Technology sector influences creative office space

Paradigm River North will be highly amenitized to appeal to tech tenants. Courtesy Newmark Knight Frank

Jamie Gard
Executive managing director,
Newmark Knight Frank

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Over the past few decades, technology has grown explosively, becoming ubiquitous in our professional and personal lives. As an economic engine, the technology sector is potent – a fast-growing, high-wage, office-occupying sector – and it is quickly changing the face of commercial real estate, as evidenced by its impact on creative space design in Denver.

Our research notes that tech employment reached an estimated 11.8 million workers in 2018, or 7.6% of the overall U.S. workforce. Looking ahead, the technical workforce is projected to increase by 13.2% between 2016 and 2026. Additionally, tech workers are well compensated, with a national median salary of $81,907 as of 2018, nearly double the overall median salary of $42,700.

Denver serves as a prime example of the technology industry’s economic impact on the real estate sector. With its excellent quality of life, well-educated workforce, high concentration of millennials and world-class research universities, Denver was ranked fifth in Curbed.com’s 2020 list of “The 10 Best Cities in the U.S. to Move to Right Now,” reinforcing its position as a highly attractive destination to millennials and highly educated workers.

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Tech growth in Denver is being driven by organic expansion and by companies that are relocating to or opening second headquarters in the city. Our research pinpoints more than 20 Silicon Valley-based tech companies that recently have opened offices in Denver, and the Downtown Denver Partnership reported that 120 tech firms were formed in 2018 in downtown Denver alone. This amount of concentrated growth certainly impacts the office market, as represented by the fact that the technology sector accounted for 36% of office space absorption, or approximately 1.4 million square feet, over the past two years. Further, tech firms now occupy almost 11% of downtown Denver’s office space.

Tech firms typically operate in high-growth mode, which dictates a need for flexible lease terms and scalability. Tech’s economic clout is pushing owners to shift from office space as a static product to a dynamic, space-as-a-service model that aims to facilitate creativity, productivity and talent attraction/retention. Owners are securing a competitive advantage in attracting tech tenants by adopting this model in new construction as well as in existing buildings.

Denver owners and developers are working to adapt to this new workplace model by including collaborative, modern amenities like state-of-the-art fitness centers, training rooms and event spaces, open-space options for gathering, food choices, bike storage and outdoor areas in both new developments and existing renovated offices. The tech industry’s influence on creative office space set to deliver in Denver is exemplified in the following projects:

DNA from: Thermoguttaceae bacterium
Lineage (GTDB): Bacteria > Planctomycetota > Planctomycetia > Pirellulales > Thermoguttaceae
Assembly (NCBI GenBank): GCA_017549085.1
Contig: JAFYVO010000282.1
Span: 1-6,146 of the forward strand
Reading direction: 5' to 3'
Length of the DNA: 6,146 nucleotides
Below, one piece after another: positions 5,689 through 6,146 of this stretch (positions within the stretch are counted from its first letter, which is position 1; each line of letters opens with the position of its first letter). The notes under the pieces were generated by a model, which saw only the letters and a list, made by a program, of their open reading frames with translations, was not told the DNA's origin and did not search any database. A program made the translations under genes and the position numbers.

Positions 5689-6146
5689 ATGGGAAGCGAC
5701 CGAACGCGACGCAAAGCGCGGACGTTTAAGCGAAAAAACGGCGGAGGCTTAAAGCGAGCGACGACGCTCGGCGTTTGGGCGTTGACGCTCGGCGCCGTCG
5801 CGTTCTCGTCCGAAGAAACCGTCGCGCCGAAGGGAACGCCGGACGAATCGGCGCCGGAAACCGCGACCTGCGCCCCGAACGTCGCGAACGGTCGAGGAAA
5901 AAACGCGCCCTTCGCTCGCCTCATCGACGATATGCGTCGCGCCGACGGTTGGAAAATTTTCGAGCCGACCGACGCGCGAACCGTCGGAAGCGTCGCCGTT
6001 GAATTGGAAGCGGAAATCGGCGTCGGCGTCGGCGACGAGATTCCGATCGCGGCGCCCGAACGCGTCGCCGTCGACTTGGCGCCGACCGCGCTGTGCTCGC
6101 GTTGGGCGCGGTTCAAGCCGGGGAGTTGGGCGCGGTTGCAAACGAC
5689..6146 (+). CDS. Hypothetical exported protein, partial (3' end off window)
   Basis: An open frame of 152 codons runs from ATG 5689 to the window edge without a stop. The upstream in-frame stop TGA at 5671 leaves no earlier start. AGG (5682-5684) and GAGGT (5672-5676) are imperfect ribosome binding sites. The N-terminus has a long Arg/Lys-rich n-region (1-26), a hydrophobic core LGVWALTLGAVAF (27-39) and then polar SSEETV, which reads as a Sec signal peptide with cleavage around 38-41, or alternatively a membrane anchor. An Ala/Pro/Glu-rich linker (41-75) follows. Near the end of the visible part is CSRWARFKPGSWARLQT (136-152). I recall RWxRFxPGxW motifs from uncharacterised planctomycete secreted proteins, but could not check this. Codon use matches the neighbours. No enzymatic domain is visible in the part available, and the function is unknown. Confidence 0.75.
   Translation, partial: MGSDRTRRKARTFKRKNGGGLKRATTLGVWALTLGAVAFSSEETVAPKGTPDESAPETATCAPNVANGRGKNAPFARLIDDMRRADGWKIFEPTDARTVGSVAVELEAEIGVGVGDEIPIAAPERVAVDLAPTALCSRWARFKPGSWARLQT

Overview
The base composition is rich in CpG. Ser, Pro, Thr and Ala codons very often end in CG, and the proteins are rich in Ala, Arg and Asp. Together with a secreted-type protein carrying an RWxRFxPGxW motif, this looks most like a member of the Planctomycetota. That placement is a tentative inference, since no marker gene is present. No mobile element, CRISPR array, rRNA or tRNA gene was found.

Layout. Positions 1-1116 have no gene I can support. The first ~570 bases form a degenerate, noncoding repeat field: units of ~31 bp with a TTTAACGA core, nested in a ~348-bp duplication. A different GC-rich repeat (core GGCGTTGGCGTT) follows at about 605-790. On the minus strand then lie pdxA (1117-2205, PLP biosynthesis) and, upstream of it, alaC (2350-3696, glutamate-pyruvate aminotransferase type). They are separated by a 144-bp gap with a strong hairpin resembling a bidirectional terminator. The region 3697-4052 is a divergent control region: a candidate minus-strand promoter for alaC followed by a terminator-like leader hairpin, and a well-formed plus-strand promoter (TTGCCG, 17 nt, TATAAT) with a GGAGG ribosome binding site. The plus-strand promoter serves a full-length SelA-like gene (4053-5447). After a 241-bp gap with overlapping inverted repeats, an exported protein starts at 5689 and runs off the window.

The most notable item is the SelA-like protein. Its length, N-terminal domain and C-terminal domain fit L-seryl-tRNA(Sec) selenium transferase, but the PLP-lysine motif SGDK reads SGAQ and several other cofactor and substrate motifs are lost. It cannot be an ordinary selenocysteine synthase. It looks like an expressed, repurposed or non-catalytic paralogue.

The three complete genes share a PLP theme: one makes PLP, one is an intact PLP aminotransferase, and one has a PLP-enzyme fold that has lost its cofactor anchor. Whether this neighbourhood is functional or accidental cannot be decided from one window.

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One Platte will feature the largest floor plates of any building in
downtown Denver. Courtesy Newmark Knight Frank

• One Platte, a Nichols Partnership development that recently broke ground, considers creative design for its future tenants. Located at 1701 Platte St., One Platte will include large floor plates, a ground-level restaurant, café and retail spaces, an exterior courtyard, plaza, a rooftop amenity terrace and a pet-friendly atmosphere. The project will feature the largest floor plates of any building in downtown Denver and offer views of the Denver skyline with floor-to-ceiling windows.

“One Platte will be an urban campus offering scalability, strong corporate identity and unmatched amenities for the 21st century workforce,” said Randy Nichols, president and founder at Nichols Partnership. “With high competition for employees, it’s important to offer the amenities workers desire. One Platte also is improved by the surrounding downtown neighborhood, where Denver’s professionals live, work and play.”

• Jordon Perlmutter & Co.’s Paradigm River North also proposes highly amenitized offerings to appeal to the technology sector in the River North Arts District. “We wanted to create an environment that was appealing to the area’s young, educated and ambitious workforce, as well as to their employers looking to attract top talent,” said Sean Perlmutter, head of real estate acquisitions and development at Jordon Perlmutter & Co.

Plans for the new development include a coworking-inspired lobby, a high-end tenant lounge with on-site coffee services, a 12,000-sf restaurant/retail space and a landscaped outdoor lounge to host after-hours networking. Additionally, the property will offer secure on-site bike storage with private lockers and showers, electric car-charging stations, on-site valet parking and full building access through the use of a smartphone app, replacing the dated and sometimes forgotten keycard.

This shift in office preferences has made a lasting impression, challenging owners and developers to focus more than ever on design, the use of common space and building amenities, as they are central factors to the success of an office development. It is easy to see why tech firms are locating to central business districts for more collaborative and highly amenitized space that helps them target a desired workforce. The built environment, both in terms of carefully selected locations and curated space, has become a company’s most powerful recruitment and retention tool.

Featured in CREJ’s March 2020 Office Properties Quarterly

Edited by the Colorado Real Estate Journal staff.